Australian Health Review Australian Health Review Society
Journal of the Australian Healthcare & Hospitals Association

Just Accepted

This article has been peer reviewed and accepted for publication. It is in production and has not been edited, so may differ from the final published form.

The effect of the National Emergency Access Target on Chest Pain assessment in the Emergency Department.

James Hughes , CJ Cabilan , Andrew Staib , Caitlin Young

Abstract

Objectives. The aim of this study was to assess the relationship between compliance with time-based Emergency Department (ED) targets (known as NEAT) and the time taken to collect an electrocardiogram (TTE) in patients presenting with chest pain. Methods. This was a pilot descriptive retrospective cohort study completed in a large inner city tertiary ED. Patients who presented with active or recent chest pain between July 2014 and June 2015 were eligible for inclusion. Pregnant patients, inter-hospital transfers, and traumatic chest pain were excluded. A random selection of 300 patients from the eligible cohort comprised the final sample. The differences of TTE between categories of NEAT compliance were compared using Kruskal-Wallis test. Also, the factors affecting with the acquisition of ECG within ten minutes of arrival were explored using proportional hazards regression. Results. There was a significant inverse association between the percentage of admitted patients leaving the ED within four hours (admitted NEAT) and TTE. As admitted NEAT compliance increased TTE decreased (p = 0.004). A number of variables including triage score, arrival time, total NEAT, first location, doctor wait time, and cardiac diagnosis were all significant predictors of TTE. After adjusting for other variables Admitted NEAT remained as an independent predictor of TTE. Conclusion. There is likely to be a relationship between NEAT and TTE that is reflective of overall hospital and not just ED functioning; however the exact relationship remains uncertain. Further study in a multisite study is warranted to further explore the relationship between NEAT, TTE and other important clinical metrics of ED performance.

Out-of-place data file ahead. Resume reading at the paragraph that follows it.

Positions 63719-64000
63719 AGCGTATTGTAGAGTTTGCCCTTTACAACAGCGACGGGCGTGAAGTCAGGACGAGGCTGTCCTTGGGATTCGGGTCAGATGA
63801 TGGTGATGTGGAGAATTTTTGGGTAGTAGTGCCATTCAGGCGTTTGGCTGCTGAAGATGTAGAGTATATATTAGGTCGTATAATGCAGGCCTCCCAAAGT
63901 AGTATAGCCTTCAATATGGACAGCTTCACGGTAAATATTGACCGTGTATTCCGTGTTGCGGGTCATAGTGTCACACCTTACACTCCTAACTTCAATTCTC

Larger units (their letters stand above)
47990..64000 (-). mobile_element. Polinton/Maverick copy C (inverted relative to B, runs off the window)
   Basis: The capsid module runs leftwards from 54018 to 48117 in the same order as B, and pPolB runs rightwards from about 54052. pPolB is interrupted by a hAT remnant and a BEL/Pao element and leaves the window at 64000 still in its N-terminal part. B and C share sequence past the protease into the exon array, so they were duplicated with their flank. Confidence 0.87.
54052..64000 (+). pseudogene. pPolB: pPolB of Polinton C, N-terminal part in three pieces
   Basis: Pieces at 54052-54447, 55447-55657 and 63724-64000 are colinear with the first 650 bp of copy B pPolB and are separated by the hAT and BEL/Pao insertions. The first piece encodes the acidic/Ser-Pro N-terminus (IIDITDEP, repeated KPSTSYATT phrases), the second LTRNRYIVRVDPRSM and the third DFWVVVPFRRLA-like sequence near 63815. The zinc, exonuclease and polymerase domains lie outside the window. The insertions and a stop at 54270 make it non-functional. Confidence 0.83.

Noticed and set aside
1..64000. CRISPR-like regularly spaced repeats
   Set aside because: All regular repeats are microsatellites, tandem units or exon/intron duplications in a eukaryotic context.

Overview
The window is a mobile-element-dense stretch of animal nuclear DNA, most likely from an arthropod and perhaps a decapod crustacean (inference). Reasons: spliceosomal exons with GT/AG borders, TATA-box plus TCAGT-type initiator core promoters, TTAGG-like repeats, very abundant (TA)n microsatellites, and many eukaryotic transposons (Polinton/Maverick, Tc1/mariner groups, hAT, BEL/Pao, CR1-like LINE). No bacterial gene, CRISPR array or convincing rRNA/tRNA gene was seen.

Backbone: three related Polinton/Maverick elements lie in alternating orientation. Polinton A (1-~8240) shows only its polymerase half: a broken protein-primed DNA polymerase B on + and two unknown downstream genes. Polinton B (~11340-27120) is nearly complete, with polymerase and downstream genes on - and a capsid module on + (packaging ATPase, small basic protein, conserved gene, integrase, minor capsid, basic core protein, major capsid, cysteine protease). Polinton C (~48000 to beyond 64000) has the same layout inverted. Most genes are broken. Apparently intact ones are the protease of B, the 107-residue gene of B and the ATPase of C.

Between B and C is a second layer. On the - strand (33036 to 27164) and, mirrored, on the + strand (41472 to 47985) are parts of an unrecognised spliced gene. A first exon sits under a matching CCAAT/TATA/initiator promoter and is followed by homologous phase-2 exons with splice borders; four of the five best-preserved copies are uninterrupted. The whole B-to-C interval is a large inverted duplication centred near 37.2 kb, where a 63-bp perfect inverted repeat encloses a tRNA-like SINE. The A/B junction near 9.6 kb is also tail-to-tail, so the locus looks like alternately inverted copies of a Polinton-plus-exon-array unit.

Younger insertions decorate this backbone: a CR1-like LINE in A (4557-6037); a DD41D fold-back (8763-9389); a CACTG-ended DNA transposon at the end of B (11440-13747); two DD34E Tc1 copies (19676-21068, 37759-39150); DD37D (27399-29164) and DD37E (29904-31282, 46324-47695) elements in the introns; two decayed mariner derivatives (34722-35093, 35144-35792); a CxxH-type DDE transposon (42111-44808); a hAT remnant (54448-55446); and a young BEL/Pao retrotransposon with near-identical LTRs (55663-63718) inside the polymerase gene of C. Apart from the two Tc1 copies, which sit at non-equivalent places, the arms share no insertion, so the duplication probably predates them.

AH16263  Accepted 01 February 2017

© CSIRO 2017